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What is cohort marketing, and how does it impact small businesses?

A fantastic product, along with an effective marketing and communications strategy, can pave the way for solid customer relationships. However, your customers can have different interests and requirements. 

They could be industry experts who already know a lot about what your product does. Your marketing communications need to be detailed and highlight your product or service’s key specifications and benefits to sell to those consumers. 

On the other hand, your customers could be regular users who want to make their life easier without hurting their wallets. Here, your marketing should highlight your product’s affordability, ease of use, and how it can make their life better. 

Simply put, you can have different customers for the same product, and sending all of them the same marketing campaigns isn’t the best approach. 

If you don’t personalise your marketing based on your customers’ preferences, they won’t feel understood or special. And if they don’t feel understood, they won’t buy from you. 

Cohort-based marketing is one of the most impactful ways to add personalisation to your marketing campaigns. Here is a comprehensive guide to creating cohort-based marketing campaigns for SMBs that will help improve conversion rates and customer retention.

Why is cohort marketing important?

Cohort-based marketing involves segmenting your customers into groups, known as cohorts, based on their interests, propensities, and preferences. Ideally, cohorts contain people who share the same characteristics over a while. 

Instead of taking a one-for-all marketing approach, you create campaigns specific to the affinities and interests of each cohort. 

As a result, your marketing efforts are more targeted, personalised, and user-centric. Cohort-based marketing can enhance your marketing campaigns in the following ways:

1. Compare user groups to find the best customers

Let’s understand this with a quick example. Suppose you sell complete desktop computer setups for people who work from home. Your target customers are:

  1. Freelancers and solopreneurs. 
  2. Regular employees who work from home.

Individuals in the two groups can have different requirements and interests. For example, freelancers might need an affordable computer to work more efficiently. In contrast, remote employees may need a robust setup with a powerful processor, webcam, printer, etc., to deliver maximum performance and productivity. 

By segmenting your customers and sending them targeted marketing messages, you can find which customers are more interested in buying from you.

2. Group the leads into channels and convert them

Are you running different campaigns on multiple platforms? While it is a good thing to reach a larger audience, it can make your marketing unclear and confusing for you. 

You must know leads from which channel or medium are converting the best using various channels and campaigns. Cohort-based marketing involves grouping sales leads based on the campaign or marketing medium.

After grouping the leads, you can approach them using the same marketing method. If leads from a specific channel or campaign stand out, you can scale your marketing and lead generation efforts for that channel or campaign.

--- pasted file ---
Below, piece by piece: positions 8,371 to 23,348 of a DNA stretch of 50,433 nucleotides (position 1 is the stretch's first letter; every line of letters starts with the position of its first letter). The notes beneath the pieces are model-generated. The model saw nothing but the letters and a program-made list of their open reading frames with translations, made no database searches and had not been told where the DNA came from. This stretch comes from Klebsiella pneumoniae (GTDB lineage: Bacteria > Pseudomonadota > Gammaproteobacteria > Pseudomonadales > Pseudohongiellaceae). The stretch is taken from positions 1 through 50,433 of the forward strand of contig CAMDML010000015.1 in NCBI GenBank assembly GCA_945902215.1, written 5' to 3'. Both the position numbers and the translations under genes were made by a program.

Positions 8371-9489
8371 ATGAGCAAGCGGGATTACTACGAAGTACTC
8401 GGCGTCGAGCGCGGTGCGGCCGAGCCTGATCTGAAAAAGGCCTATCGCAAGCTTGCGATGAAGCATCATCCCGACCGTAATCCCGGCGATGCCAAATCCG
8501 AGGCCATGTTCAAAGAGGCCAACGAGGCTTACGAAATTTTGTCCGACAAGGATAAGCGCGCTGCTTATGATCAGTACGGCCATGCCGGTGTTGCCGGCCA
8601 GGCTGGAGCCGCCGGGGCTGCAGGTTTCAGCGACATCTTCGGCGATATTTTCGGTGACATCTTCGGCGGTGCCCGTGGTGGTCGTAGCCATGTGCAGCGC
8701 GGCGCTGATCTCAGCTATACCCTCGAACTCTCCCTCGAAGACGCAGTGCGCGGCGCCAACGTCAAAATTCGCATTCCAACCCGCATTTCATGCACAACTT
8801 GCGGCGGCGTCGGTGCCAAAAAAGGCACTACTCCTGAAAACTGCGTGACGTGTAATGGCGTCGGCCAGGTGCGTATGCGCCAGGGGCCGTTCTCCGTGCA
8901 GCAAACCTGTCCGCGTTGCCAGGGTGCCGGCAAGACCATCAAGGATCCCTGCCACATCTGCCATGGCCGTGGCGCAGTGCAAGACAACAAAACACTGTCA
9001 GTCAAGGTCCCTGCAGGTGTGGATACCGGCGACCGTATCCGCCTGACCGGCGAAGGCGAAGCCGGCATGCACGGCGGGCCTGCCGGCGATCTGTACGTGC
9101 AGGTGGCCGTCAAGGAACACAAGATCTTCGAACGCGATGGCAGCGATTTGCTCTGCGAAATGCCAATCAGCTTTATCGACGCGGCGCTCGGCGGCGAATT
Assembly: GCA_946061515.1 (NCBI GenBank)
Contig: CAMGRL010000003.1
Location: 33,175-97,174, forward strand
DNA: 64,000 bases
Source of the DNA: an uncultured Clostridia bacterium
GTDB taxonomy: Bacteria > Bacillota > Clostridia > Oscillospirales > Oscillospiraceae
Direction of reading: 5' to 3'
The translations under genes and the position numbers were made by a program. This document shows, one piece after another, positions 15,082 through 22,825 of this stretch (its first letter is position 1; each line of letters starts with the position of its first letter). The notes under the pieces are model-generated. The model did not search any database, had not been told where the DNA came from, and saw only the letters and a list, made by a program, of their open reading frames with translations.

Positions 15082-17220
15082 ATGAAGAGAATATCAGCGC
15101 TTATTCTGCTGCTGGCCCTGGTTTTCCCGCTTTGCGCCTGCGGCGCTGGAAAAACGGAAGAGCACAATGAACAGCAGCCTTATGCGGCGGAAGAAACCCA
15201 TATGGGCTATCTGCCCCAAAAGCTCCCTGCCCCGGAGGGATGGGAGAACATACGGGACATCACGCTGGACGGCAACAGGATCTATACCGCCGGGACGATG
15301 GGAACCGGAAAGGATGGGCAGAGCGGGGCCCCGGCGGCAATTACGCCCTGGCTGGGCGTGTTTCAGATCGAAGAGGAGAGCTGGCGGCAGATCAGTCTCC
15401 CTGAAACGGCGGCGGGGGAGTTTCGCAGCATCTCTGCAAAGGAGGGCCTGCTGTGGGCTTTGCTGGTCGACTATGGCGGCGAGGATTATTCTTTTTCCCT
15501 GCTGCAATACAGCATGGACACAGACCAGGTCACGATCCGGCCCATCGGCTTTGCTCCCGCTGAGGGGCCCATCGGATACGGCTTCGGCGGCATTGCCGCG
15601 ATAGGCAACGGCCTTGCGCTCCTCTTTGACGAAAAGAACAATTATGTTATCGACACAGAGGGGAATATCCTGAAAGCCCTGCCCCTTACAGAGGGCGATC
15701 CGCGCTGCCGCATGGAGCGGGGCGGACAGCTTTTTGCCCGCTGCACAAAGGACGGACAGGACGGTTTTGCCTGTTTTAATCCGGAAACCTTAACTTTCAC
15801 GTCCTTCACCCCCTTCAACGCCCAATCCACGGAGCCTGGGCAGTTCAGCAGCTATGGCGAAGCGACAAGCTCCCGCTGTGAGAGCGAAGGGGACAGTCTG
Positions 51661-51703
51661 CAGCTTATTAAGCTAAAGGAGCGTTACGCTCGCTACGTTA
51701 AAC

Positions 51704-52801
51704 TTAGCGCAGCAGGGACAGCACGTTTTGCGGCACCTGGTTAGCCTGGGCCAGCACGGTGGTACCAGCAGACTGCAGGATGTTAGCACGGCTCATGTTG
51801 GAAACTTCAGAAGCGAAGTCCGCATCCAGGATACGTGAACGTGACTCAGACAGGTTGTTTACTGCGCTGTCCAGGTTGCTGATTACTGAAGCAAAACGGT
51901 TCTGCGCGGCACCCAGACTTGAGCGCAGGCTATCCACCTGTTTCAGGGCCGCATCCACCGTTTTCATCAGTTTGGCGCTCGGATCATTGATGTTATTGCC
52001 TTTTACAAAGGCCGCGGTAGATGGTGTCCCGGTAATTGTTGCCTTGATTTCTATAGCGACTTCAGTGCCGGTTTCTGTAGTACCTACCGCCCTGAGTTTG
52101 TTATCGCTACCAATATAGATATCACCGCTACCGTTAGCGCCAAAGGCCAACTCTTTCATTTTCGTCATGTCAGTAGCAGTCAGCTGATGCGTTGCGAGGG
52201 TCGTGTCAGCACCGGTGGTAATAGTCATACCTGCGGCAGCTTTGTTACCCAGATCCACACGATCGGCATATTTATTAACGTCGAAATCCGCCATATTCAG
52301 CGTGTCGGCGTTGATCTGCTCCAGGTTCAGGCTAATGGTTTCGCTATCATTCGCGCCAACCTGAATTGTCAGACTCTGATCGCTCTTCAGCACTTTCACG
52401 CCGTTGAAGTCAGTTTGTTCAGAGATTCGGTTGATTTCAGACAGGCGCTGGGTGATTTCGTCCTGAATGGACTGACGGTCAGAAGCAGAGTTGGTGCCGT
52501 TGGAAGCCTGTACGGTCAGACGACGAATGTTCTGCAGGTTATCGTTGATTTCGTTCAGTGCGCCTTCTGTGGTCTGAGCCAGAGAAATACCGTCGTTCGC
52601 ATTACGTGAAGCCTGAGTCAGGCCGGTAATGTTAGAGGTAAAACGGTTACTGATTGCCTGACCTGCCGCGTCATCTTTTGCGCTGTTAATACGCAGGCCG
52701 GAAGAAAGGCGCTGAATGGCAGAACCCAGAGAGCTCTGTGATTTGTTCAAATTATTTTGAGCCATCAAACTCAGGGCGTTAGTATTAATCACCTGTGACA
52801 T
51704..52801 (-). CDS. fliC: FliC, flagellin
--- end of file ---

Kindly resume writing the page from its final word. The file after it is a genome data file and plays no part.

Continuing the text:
3. Forecast future purchases and trends

Predicting future trends and accordingly adapting can give your brand promise a competitive edge. Cohort-based marketing enables marketers to understand buying behaviours and anticipate future actions. For example, you can figure the frequency of repeat purchases and the average time between purchases.

What Is Cohort Analysis and How to Perform One?

Cohort analysis is the building block or the fundamental step of a cohort-based marketing strategy. It involves creating cohorts based on the acquisition date, medium, campaign, or other characteristics and then comparing the cohorts over time. 

This way, you can identify the highest-performing and least-performing cohorts, along with the key factors driving their performance. A cohort analysis comprises the following steps:

  • Accumulate raw data.
  • Create and set cohort identifiers.
  • Calculate the “lifecycle stage” for each event.
  • Enter data into a pivot table and turn it into a graph.

You can perform these steps in Microsoft Excel, Google Sheets, Zoho Sheet, or any other spreadsheet or data analytics solution. And don’t worry if this feels too technical or complex.

Google Analytics has a “Cohort Analysis report” feature under Audience that allows you to run a cohort analysis and generate a report. The report highlights the impact of your marketing campaigns on specific user groups. 

You can create cohorts based on the following factors:

  • Target audience.
  • Campaigns.
  • Channels.
  • Ad content.
  • New service offerings or product lines.
  • Sales, promotion campaigns, or discounts.

Once you have your cohorts, you can compare them across key metrics like:

  • User retention: Repeat traffic, repeat purchases
  • User action: Transactions, goal completion
  • Customer value: Customer lifetime value (LTV)
  • Marketing channel: Channels, campaigns, keywords, devices, etc.
  • Customer engagement: New website visits, sign-ups

Follow this comprehensive guide to cohort analysis with Google Analytics for a better understanding by Neil Patel.

Types of cohorts

Cohorts are mainly of two types — acquisitional and behavioural — based on the time a customer spends using your product and their actions during their journey.

1. Acquisitional cohorts

Acquisitional cohorts provide insights into the timeline of a customer’s journey, and this includes: 

  • When the customer signed up for the product?
  • When does the customer re-purchase the product?
  • The period for which the customer used the product?
  • When the customer dropped off the product?

Acquisitional cohorts help you measure the churn rate and customer retention rate across periods. 

2. Behavioural cohorts

Behavioural cohorts help you analyse how your customers interact with your brand and product throughout their journey. 

To utilise behavioural cohorts, you’ll need to set specific actions (goals) that you want users to take. You can then evaluate those actions and identify your consumers’ behaviour. The actions can be to:

  • Sign up for a free trial.
  • Subscribe to the email list.
  • Download a white paper.
  • Fill a survey form.